A sampling of the Journal‘s rationale:
Like Mr. Obama’s reform, RomneyCare was predicated on the illusion that insurance would be less expensive if everyone were covered. Even if this theory were plausible, it is not true in Massachusetts today. So as costs continue to climb, Mr. Romney’s Democratic successor now wants to create a central board of political appointees to decide how much doctors and hospitals should be paid for thousands of services.
The Romney camp blames all this on a failure of execution, not of design. But by this cause-and-effect standard, Mr. Romney could push someone out of an airplane and blame the ground for killing him. Once government takes on the direct or implicit liability of paying for health care for everyone, the only way to afford it is through raw political control of all medical decisions.
Mr. Romney’s refusal to appreciate this, then and now, reveals a troubling failure of political understanding and principle. The raucous national debate over health care isn’t about this or that technocratic detail, but about basic differences over the role of government. In the current debate over Medicare, Paul Ryan wants to reduce costs by encouraging private competition while Mr. Obama wants the cost-cutting done by a body of unelected experts like the one emerging in Massachusetts.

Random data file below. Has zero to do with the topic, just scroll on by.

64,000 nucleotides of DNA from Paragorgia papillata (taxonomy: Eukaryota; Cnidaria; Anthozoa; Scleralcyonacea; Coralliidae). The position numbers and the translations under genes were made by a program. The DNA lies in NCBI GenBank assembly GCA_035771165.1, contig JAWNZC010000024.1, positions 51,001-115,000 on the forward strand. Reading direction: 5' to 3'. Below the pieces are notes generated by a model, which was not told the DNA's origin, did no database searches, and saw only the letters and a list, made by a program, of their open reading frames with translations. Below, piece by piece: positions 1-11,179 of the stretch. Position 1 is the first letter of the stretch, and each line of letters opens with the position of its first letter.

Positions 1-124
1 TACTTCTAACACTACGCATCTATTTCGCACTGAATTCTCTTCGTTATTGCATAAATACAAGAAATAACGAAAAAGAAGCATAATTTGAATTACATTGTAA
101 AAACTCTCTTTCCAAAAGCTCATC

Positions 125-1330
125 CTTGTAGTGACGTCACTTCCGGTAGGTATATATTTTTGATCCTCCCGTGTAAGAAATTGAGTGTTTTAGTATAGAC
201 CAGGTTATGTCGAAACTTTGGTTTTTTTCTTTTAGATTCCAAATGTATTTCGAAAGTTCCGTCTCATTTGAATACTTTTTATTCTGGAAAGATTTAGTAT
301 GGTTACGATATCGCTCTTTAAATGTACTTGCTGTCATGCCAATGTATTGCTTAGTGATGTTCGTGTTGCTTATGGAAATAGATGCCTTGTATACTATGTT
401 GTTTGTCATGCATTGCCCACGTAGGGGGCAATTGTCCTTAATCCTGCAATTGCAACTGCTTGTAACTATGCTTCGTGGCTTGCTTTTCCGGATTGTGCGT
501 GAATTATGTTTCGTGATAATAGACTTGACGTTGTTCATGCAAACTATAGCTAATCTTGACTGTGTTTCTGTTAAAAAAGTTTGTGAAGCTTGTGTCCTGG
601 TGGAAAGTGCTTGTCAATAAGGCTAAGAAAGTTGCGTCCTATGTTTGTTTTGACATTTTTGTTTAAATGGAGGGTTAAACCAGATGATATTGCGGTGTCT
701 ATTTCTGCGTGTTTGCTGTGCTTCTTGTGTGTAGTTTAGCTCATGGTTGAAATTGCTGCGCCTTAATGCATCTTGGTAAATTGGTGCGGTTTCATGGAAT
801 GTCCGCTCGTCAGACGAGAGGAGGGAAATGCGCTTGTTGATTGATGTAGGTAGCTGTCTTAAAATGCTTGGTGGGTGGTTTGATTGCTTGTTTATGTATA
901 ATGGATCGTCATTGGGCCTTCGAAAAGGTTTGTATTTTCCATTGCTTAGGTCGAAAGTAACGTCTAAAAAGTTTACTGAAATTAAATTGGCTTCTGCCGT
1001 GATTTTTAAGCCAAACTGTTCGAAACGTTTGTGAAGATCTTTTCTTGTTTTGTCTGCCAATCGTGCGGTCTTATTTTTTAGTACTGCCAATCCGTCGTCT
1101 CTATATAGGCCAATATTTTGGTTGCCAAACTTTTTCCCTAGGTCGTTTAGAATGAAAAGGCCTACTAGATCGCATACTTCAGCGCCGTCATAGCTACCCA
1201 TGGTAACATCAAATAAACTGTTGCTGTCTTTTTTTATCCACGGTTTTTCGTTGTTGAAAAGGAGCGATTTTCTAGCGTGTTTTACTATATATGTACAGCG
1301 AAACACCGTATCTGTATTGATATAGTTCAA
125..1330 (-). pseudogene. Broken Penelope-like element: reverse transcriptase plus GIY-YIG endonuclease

Mr. Romney’s fundamental error was assuming that such differences could be parsed by his own group of experts, as if government can be run by management consultants. He still seems to believe he somehow squared the views of Jonathan Gruber, the MIT evangelist for ObamaCare, with those of the Heritage Foundation.
In reality, his ostensible liberal allies like the late Ted Kennedy saw an opening to advance their own priorities, and in Mr. Romney they took advantage of a politician who still doesn’t seem to understand how government works. It’s no accident that RomneyCare’s most vociferous defenders now are in the White House and left-wing media and think tanks. They know what happened, even if he doesn’t.
Brutal, and brutally damaging for a campaign in its infancy. In perhaps the funniest tweet of the evening yesterday, National Review‘s Andrew Stiles shared the following text and link (WARNING: Tons of Explicit Language at the link):